My ESP EC-1000QM
IntroductionI bought this guitar in Japan as a gift to myself for reaching a personal goal. They had just dropped the price from $1,000 to $800. I intentionally bought the version with Seymour Duncans because I am a huge fan of theirs.
Look and FeelThis is by far the best guitar I’ve ever owned in terms of look and feel. It looks fantastic (almost too flashy for church use). It feels very solid, very good. Everything works as advertised. Note that I put fingernail polish on my knobs for a quick visual reference.
Body and FinishThe body is finished impeccably. Not a single flaw. I love the way it looks.
ElectronicsI think the ‘59/JB combo is probably the most flexible pickup combination from Seymour Duncan (except maybe the Hotrodded Jazz/JB combination). I can cover everything I need for church, and (within reason) drop tunings don’t cause the guitar to “mush out.” The JB can handle old school metal (think Metallica / Panterra / Megadeth) but at the same time not sound out of place in church.
The only shame is that the pickups are not wired for splitting like on some of ESP’s later guitars. But that being said, I’m sure if I look under the electronics cover, I’m going to see the pigtails for the other wires, capped off. So I can have the guitar wired with splits and other cool combinations if I want, I just haven’t done so yet.
Why, do you ask? I like having options. One option I fell in love with from the Fender Showmasters is the parallel coil neck sound, and/or with the bridge split. This allows someone to convincingly (to anyone but someone with a great ear for sound) mimic some Stratocaster and Telecaster quack.
As well, I’ve owned an ESP with the HotRodded combo before, and having the ability to split the pickups helped quite a bit as well.
One other thing I would like is if the middle position on the 3 way switch split both pickups and put them in “third humbucker” wiring. I find that sound to be much more desirable than simply both humbuckers unsplit together. On some arrangements (though not this guitar), both humbuckers unsplit and together is too muddy.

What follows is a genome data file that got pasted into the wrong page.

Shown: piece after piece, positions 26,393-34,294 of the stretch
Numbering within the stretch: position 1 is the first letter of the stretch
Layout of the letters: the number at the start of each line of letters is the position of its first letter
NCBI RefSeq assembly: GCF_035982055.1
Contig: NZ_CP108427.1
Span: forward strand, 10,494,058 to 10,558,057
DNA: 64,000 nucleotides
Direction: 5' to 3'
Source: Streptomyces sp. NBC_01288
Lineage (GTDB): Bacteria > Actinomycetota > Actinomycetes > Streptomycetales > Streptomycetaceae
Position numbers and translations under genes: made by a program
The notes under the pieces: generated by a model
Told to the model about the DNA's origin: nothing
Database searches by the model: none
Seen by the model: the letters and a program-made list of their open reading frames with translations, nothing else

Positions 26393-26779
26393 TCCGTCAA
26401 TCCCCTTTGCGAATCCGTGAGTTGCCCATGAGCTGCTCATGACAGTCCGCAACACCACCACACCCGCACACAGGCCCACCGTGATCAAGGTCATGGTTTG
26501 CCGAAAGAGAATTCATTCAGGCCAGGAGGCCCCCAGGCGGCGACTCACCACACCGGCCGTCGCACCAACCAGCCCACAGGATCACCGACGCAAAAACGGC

I like the other controls, such as volume and tone, but I do not like having a master tone. I prefer one tone and one volume per pickup so that going back and forth between “woman tone” (neck pickup with the tone rolled all the way down) and back to a more normal tone.
The controls are smooth and the speed knobs easy to read. The locking tuners are also very good to use: they’re stable and make changing strings very quick.
PlayabilityThis guitar is very easy to use. It’s predictable and reliable. The ‘59 has its usual buttery vintage sound (that in my opinion only sounds right on mahogany, see my Showmaster page) which goes well with many styles, and especially church. I keep the tone at maximum so that rolling it half way down (in what Porcupine Tree dubbed “lonely Swede sound”) is a significant change in sound, and not just another setting.
I both love and am tired of the JB bridge. I love it because it instantly cuts through the mix, and sounds like the stereotypical rock sound of many bands, including the Deftones. But I also don’t like it as much as the Full Shred due to its high-mids spike. So to my ears it sounds almost too stereotypical. But it does sound great nonetheless.
For church, this means I can dial in a typical mild crunch sound (think Blues Driver, etc) and then if I want to solo, just switch to the bridge. The difference in volume is what I have become accustomed to, and I love this method of easily switching from lead to crunch.
The ‘59 can pull off plenty of solos when needed, if you bump up the compressor or mids. You’ll be rewarded with beautiful neck leads.
Overall, I find the ‘59/JB sound in a mahogany guitar to be just about perfect. But honestly, I’d prefer a Custom 5 bridge, only because my ears are almost tired of hearing the JB. Nevertheless, the JB is a good pickup, even if it has become sort of a love/hate thing with some players.
DrawbacksAs I said before, the drawbacks are no splits for the coils and the bridge being a JB (though this drawback is very minor). I have no need for active electronics, so this guitar is great. One less thing to be changing batteries in (as I run almost everything else in my rig except my amp on batteries).
One other potential drawback is there is no tremolo tail. I don’t need one personally, but I can see it being a drawback to someone else.
Finally, I wish this thing had an Earvana nut. I can tell the difference in tuning, and having played an Earvana nut ESP guitar before, I fell in love with the sound.
ConclusionIf you want a guitar you can depend upon for church use, and for most other uses to include some metal (though not NuMetal), this is your guitar. It is dependable, rock solid, works well and feels great. I love this guitar because I know that I can take it to almost any style jam and be able to cover 99% of the bases. It’s a very good guitar. You should consider owning one.